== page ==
Below are the updated data tables and cross tabs for the University of New Hampshire Survey Center/Portland Press Herald poll. Those of you who follow me on Facebook may have seen some of the methodology details and answers to some other questions. The full report should answer the rest.
Of course, since this is a very close race there are going to be people who slam the methodology, sample size, questions, which statistics we used, etc.
Let’s address one anticipated criticism right now.
In Sunday’s story we used the topline of likely voters to show that the gubernatorial horse race is essentially a statistical dead heat between Republican Gov. Paul LePage and Democratic U.S. Rep. Mike Michaud. Those who look at the topline with leaners in the full poll will notice that Michaud actually gains a percentage point, from 40 percent to 41 percent, LePage stays the same at 36 percent and independent Eliot Cutler gains a point, from 15 percent to 16 percent. Michaud supporters might argue that the extra point puts the Democrat outside the polls 4.3 percent sampling error and gives him the lead.
Well, it does, by exactly .7 percent. We didn’t use the number because it’s statistically insignificant, particularly when you considered that the nearly half of the electorate is largely undecided, ambivalent about the candidates or disengaged from the race. In the horse race question, the pollster effectively asked respondents to make up their mind on the spot. The leaner question took the mandate one step further, by essentially asking someone who said they were unsure in the first question to say which way they are leaning. That’s why the undecideds dropped from 7 percent to 5 percent in the leaner question.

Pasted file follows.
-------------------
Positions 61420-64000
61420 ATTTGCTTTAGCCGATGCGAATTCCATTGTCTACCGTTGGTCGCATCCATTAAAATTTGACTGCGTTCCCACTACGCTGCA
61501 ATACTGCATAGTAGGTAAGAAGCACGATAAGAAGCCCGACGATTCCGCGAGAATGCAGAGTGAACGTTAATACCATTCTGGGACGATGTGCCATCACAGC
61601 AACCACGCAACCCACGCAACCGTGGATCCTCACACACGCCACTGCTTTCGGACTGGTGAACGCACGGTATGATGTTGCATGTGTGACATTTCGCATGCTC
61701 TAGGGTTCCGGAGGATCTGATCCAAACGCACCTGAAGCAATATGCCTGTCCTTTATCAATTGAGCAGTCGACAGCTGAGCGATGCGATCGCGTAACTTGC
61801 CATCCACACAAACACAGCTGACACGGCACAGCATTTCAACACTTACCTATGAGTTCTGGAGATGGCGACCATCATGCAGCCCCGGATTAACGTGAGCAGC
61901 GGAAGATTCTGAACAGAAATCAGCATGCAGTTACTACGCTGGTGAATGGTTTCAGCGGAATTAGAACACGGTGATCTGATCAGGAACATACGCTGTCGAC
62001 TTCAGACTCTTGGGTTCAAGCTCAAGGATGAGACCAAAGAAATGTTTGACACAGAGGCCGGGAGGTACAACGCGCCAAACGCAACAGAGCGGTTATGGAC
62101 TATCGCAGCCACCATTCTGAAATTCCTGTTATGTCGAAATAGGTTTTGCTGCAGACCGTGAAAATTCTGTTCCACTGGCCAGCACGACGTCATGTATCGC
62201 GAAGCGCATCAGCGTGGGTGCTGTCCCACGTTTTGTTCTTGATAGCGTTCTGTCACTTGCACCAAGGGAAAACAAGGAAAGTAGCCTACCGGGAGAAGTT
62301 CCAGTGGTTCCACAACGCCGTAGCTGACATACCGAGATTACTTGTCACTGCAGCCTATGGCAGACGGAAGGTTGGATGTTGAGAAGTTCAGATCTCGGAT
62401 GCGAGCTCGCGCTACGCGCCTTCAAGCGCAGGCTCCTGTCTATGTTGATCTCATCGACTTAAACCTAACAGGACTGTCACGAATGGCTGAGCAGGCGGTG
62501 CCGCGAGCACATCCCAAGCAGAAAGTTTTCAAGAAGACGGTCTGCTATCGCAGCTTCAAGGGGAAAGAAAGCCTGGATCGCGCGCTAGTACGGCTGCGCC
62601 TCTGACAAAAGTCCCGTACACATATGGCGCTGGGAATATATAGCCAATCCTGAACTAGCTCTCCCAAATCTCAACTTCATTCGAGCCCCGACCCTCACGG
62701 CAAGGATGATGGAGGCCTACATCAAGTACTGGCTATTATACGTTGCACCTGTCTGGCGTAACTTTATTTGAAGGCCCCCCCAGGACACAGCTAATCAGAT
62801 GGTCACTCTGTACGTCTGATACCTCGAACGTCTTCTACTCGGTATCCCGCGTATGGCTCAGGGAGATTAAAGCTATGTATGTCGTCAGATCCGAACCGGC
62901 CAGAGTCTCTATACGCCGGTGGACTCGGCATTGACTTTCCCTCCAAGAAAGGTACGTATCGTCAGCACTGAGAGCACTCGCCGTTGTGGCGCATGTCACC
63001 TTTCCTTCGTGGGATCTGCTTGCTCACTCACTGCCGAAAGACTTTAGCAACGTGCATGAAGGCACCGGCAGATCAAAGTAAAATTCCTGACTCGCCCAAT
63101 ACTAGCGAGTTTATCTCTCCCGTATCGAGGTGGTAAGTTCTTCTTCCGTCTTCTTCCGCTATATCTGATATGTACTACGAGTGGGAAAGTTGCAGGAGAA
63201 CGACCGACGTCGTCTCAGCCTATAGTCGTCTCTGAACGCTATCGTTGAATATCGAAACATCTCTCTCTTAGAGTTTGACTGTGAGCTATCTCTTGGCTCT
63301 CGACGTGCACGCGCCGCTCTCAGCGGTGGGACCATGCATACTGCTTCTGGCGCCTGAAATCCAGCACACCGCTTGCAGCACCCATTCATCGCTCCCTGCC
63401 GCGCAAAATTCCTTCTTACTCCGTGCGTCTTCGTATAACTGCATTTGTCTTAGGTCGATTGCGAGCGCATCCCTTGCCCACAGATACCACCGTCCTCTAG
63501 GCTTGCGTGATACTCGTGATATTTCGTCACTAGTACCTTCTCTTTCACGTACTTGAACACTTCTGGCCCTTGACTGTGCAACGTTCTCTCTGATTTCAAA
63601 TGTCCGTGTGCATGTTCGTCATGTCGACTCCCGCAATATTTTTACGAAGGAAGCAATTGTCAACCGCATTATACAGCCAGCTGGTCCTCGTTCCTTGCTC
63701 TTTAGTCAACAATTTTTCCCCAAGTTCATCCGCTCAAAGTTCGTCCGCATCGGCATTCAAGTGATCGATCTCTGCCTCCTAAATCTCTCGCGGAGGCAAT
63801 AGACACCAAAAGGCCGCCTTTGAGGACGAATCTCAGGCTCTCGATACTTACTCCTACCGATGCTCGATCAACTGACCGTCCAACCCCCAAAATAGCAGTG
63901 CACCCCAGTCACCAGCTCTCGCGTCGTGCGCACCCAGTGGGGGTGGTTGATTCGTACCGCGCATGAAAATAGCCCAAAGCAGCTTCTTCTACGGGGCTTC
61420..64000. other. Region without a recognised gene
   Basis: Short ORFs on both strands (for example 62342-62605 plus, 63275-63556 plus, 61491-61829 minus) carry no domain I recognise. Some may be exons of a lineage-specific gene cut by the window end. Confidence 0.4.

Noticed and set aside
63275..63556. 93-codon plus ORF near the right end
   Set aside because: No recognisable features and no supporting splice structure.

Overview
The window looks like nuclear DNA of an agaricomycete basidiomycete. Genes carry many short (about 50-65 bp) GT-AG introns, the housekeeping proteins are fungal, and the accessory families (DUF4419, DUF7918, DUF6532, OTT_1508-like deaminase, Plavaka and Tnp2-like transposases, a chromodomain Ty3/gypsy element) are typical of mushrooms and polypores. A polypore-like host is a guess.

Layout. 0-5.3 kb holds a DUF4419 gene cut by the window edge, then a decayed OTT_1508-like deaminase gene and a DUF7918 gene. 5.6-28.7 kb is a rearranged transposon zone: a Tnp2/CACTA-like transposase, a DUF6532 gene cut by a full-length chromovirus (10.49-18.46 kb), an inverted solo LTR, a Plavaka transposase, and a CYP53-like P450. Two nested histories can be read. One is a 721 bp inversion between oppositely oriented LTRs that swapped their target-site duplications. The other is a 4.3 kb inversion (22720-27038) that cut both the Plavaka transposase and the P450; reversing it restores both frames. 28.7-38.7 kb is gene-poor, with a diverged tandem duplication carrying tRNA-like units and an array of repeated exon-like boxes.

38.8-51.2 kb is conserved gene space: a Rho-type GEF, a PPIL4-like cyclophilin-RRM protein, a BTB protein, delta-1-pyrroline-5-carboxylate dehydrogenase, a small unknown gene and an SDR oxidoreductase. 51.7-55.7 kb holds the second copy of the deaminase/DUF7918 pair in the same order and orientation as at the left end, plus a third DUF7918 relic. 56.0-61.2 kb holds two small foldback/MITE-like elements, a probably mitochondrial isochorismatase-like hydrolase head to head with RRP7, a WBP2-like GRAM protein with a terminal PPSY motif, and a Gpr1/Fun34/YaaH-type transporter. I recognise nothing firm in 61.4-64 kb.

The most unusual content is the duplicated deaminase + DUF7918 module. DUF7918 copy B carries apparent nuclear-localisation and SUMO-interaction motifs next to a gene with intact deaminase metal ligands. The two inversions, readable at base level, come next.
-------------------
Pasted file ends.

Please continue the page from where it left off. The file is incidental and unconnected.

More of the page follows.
That’s why we used the likely voter number. If both numbers show a dead heat five months from Election Day and half the electorate is undecided then there’s no point to use a number that gives one candidate a statistically insignificant lead. Sure, the Michaud campaign would have dug it, but it’s of no consequence to readers.
Andy Smith, the director of UNH Survey Center, said we made the right call. He said there is no “substantive difference” between the two numbers. Additionally, he said, using the leaner result would have taken a somewhat artificial result in the horse race — artificial because the poll made so many undecided people make up their mind on the spot — and make it more artificial.
Some other details from the poll:
In the field between June 12 and June 18, 625 randomly selected adults, including 527 likely voters. Sample error is +/- 3.9 percent for all respondents and +/- 4.3 percent for likely voters. The error rate increases to 6.5 in the U.S. House races because of the smaller sample (222 in CD2 and 227 in CD1).
Live interviews with landline and cellphone only households: Voters on land line only (9 percent), mixed (50 percent) and cell only (42 percent).
The median length of the interview was 11 minutes.